IP Policies - Best Practise

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mape
Posts: 41
Joined: 24 Oct 2016, 08:23

IP Policies - Best Practise

Post by mape » 08 Sep 2017, 11:01

This How-To applies to:
  • Clavister cOS Core Version 12.x
  • Clavister cOS Core Version 11.x

Pre-requisities
Claivster Next Generation Firewall

Topics covered in this How-To
  • Background
  • IP Policies
  • Best Practice
  • IP Policy order
  • Combining IP Polices with IDP
  • Combining IP Polices with Application Control
  • Starting kit with basic IP Polices
  • Screenshot and configuration backup of IP Polices that you might need.

Background
IP Polices are the “Last line of defence" in your network. They control which traffic is passing through your firewall, how it is forwarded and also which traffic is dropped. Writing safe and correct IP Polices is therefore extremely important.

We will try to describe the available tools you have to secure your firewall installation, and give you a "starting kit" of IP Polices that could be smart to incorporate to all your firewall installations.

To create your IP Polices, you might also need to create some additional services or service groups.


IP Polices
IP Policies is basically the next generation of "IP Rules". IP polices will create one or several IP Rules per IP Policy in the background. This can be seen in the CLI by typing "rules". Please note that cOS Core will move more and more towards the use of IP policies instead of IP rules, meaning that future features will only be possible to configure using IP policies. It is therefore recommended to only use IP polices whenever possible.

The following format will be used for the IP Polices in this How-To:
SourceInterface, SourceNetwork, DestinationInterface, DestinationNetwork, Service, Action, Application Control, SrcAddressTranslation, DestAddressTranslation, Profiles(Anti Virus, WCF etc.)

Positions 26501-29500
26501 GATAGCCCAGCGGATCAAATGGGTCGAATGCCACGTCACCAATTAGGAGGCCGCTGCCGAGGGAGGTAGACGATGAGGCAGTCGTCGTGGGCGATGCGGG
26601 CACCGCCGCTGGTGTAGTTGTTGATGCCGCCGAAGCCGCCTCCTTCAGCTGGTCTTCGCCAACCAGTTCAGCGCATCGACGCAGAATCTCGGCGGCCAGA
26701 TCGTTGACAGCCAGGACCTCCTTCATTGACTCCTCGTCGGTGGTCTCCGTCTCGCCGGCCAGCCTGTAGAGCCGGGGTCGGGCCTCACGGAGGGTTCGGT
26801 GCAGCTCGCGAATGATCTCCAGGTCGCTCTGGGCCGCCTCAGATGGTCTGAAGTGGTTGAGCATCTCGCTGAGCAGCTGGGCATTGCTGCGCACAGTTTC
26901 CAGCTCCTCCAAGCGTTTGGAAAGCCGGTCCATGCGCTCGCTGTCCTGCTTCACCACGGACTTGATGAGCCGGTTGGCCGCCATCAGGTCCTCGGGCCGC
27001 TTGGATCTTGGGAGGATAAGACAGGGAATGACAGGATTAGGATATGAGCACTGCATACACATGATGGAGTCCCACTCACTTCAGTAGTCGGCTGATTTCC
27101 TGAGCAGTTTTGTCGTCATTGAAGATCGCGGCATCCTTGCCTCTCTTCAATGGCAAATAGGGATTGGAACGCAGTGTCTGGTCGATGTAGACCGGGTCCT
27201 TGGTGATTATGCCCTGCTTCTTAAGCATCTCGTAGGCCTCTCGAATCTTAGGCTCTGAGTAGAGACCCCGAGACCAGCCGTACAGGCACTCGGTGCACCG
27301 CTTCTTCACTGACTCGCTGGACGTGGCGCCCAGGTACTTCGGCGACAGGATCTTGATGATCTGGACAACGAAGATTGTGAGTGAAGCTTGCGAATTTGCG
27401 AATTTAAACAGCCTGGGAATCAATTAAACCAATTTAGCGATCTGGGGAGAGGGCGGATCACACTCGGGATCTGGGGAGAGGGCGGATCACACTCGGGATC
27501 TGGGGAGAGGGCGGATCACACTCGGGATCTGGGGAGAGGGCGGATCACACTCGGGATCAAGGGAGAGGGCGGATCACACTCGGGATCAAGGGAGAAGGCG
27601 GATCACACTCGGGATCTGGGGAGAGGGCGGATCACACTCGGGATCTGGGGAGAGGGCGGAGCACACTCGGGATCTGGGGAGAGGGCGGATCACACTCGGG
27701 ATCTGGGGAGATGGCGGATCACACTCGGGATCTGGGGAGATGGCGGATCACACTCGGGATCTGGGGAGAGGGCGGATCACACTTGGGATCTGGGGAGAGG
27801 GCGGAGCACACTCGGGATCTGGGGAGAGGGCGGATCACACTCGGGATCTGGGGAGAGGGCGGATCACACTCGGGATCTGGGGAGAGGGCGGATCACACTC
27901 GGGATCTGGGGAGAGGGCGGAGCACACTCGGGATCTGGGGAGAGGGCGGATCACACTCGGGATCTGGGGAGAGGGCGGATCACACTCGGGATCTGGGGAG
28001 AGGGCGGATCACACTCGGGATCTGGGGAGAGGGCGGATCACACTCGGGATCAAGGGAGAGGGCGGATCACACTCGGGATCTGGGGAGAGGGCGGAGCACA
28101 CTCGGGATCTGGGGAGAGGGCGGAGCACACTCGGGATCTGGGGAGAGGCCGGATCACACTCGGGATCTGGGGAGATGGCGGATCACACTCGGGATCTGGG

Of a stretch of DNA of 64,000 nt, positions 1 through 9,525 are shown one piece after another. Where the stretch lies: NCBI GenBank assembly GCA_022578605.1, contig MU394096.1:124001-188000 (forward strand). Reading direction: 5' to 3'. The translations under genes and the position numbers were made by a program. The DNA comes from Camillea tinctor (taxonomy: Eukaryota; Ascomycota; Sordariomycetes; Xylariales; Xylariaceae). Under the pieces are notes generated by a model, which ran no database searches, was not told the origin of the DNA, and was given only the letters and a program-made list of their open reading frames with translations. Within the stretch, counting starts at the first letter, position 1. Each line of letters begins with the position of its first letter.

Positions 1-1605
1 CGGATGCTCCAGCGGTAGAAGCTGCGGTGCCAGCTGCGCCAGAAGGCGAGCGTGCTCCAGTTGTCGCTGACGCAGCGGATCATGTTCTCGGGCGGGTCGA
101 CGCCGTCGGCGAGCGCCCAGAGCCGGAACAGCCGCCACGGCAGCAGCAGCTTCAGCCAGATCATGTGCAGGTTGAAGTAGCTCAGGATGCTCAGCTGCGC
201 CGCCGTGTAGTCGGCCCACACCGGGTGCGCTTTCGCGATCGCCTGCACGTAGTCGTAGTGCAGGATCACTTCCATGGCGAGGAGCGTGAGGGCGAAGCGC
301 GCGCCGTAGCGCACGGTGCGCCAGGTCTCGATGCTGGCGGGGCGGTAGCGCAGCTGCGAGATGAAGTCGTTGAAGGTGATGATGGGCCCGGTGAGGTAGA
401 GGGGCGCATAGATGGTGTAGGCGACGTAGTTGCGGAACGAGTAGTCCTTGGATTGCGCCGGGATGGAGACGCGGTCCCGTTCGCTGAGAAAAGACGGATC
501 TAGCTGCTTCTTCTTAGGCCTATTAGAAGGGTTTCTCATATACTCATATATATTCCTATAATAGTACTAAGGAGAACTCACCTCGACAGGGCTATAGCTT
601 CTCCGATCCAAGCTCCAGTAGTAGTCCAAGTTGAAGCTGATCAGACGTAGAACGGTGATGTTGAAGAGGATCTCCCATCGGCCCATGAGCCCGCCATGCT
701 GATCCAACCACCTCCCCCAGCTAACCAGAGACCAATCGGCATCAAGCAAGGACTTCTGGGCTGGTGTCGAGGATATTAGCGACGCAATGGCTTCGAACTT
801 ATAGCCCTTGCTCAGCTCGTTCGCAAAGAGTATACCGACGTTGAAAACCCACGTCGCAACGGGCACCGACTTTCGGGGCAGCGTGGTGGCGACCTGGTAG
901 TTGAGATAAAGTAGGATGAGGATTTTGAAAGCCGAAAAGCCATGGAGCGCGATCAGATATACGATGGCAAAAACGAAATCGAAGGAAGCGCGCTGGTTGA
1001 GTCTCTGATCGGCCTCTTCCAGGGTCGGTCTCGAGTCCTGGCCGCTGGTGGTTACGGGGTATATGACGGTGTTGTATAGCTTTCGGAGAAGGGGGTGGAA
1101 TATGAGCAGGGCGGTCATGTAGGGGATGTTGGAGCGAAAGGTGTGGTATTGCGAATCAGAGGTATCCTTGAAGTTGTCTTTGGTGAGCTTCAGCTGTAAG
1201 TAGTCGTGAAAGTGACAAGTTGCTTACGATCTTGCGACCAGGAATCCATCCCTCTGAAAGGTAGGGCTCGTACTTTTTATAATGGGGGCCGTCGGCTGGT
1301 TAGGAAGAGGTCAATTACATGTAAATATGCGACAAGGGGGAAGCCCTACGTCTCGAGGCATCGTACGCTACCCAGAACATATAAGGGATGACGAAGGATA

The two best features with IP Policies is the simplification of Port Forwarding (the three SAT + Allow + NAT IP rules are created with a single IP Policy) and the automatic functionality to select NAT or Allow as action, depending on if the source and destination are public IP addresses or private (RFC 1918) addresses.

If you want to know more about IP Rules and how to best use them, please see the following link:
viewtopic.php?f=8&t=4509


Best Practice
Some tips that could be good to remember when creating IP Policies.
  • Avoid using “any” on the Destination interface, unless you really understand the consequences.

    A bad example:
    • Lan Lan_Net Any all-nets all_tcpudpicmp Allow NAT
    You will NAT traffic even to your DMZs and all other accessible destination interfaces (and networks), when you most likely only wanted to NAT the traffic to the Internet (Wan).

    A better example :
    • Lan Lan_Net Wan all-nets all_tcpudpicmp Allow NAT
    You will only NAT traffic from you local interface and Network to the Internet (Wan)

    A really bad example:
    • Any all-nets Any all-nets All_services Allow NAT
    This is really nasty. This bypasses the whole firewall functionality more or less.
  • Allow/NAT only the minimum amount of services and protocols/ports
    - Inbound
    -- Only to servers on separate DMZ(s)
    -- Only the necessary destination ports
    - Outbound
    -- As few destination ports and IP protocols as possible.
  • Use Profiles wherever possible
    - They only allow the Web protocol to pass through.
    - Avoids "port tunnelling” e.g. when backdoors use TCP/80 to contact "the mothership”.
  • Use IDP signatures to detect and block suspicious traffic
    - Backdoor traffic which is "smart" and e.g. uses proper HTTP commands for its malicious deeds can be detected and blocked.
  • Use Application Control
    - To further control the type of traffic being forwarded

IP Policy Order
Guideline for the order your IP Polices should be created, from top to bottom. Which rule types that should be placed in what order (suggestion).

1. Reject and Drop policy
-- Usually Goto Rules are placed here, so the following rules might be in an alternate IP Ruleset --
2. Allow/Nat policies for traffic inside IPsec tunnels
3. Drop NetBIOS policy
4. SAT-Allow-NAT policies
5. NAT/Allow policies
6. Drop All policy[/list]

Explanation:

1. Reject incoming traffic and immediately drop known bad traffic
- Reject Ident (TCP/113) Unix systems will give up immediately and your SMTP traffic will be delivered immediately
- Drop e.g. protocols that can be abused, such as IP Protocol 41 or Teredo tunnels, and known bad hosts.

2. Allow or NAT rules for traffic inside IPsec tunnels

3. Drop all Windows File sharing traffic